George Prochnik’s The Impossible Exile: Stefan Zweig at the End of the World* is an amalgam of forms, combining elements of biography, family history, intellectual and cultural history, and literary criticism.
Its subject is Stephan Zweig, an Austrian writer of prolific output who was one of the best-known cultural figures of his day. Zweig was a proponent of international humanism, a cosmopolitan in every sense of the word, a stalwart supporter of all the arts, a music aficionado, and mentor to many aspiring writers. His books — fiction and nonfiction — were the most widely translated of the 1930s and were more often than not bestsellers.
When the Nazis rose to power, however, Zweig (who was Jewish) found himself exiled from his beloved Austria, drifting from country to country, increasingly demoralized and depressed. In 1942, he and his wife killed themselves in a small Brazilian town.
On the surface, this was an inexplicable act. Zweig was only sixty. had just published two books (his memoir and a study of Brazil, a country he loved), was, by all accounts, deeply in love with his much-younger second wife, and was still one of the most popular authors in the world. The Impossible Exile seeks to understand his situation by exploring Zweig’s life, shifting cultural milieu, and his work.
As you can tell from the photo above, I found this book utterly fascinating. I read Zweig’s biography of Marie Antoinette when I was a teenager, but at that time had no idea of the reach of his influence (or that he wrote with purple ink); The Impossible Exile was an education. Mr. Prochnik takes pains to provide a rounded portrait of Zweig that includes his many foibles and failures, as well as his brilliant successes. As Mr. Prochnik writes,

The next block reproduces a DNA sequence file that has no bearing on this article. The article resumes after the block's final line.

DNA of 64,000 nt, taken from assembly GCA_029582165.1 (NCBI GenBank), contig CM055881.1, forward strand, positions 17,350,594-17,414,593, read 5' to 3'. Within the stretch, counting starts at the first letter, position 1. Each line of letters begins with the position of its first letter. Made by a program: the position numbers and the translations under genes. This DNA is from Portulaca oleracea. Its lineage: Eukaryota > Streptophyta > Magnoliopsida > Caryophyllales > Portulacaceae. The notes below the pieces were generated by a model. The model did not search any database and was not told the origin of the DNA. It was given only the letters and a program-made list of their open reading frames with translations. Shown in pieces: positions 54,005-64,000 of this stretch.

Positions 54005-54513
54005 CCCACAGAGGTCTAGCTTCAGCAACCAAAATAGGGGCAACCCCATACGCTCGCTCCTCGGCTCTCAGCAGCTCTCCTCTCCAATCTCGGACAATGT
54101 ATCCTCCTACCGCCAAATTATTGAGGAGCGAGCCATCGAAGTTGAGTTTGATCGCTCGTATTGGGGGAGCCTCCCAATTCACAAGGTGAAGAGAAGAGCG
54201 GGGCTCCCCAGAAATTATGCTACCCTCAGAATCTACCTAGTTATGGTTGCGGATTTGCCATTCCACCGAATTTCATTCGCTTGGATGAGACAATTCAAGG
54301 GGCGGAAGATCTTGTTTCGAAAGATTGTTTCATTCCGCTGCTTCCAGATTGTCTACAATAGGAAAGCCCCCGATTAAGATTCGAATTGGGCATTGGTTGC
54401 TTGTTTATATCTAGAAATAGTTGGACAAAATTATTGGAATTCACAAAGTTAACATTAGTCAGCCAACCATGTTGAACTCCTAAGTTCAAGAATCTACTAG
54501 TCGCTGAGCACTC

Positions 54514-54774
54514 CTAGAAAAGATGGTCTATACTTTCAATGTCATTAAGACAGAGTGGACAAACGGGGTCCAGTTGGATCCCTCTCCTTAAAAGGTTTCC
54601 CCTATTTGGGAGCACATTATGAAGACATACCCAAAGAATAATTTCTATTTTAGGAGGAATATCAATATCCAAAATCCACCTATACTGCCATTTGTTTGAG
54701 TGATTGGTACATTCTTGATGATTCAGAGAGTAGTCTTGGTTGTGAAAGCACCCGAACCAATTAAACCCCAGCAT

Zweig’s life illuminates abiding questions of the artist’s responsibilities in times of crisis: the debt owed one’s fellow sufferers relative to the debt owed one’s muse; the role of politics in the arts; and the place of art in education. His tale also raises questions of how we come to belong anywhere–of responsibility to family and ethnic roots relative to ideals of cosmopolitanism. (8)
For Mr. Prochnik, investigating Zweig’s life in exile has personal resonance, since his own father and grandparents fled Austria in 1938 to escape the Nazis. Too often, he writes, the successful escape is the story; we don’t read or hear about the particular experience of exile with its concomitant losses.
The Impossible Exile is a thoughtful, sensitive work, and highly recommended. I also recommend this excellent long review in the New York Review of Books, which also includes a brief discussion of Wes Anderson’s recent film The Grand Budapest Hotel, which inspired in many ways by Zweig and his ouevre. (it’s an excellent movie; I love Wes Anderson movies, and The Grand Budapest Hotel represents real branching out for him).
If you’d like to read some of Zweig’s own work, I can recommend from personal reading experience his biography of Marie Antoinette; New York Review Books is also re-issuing some of his works in new translations.
*I received a copy of this book from the publisher for review purposes, which did not affect the content of my review.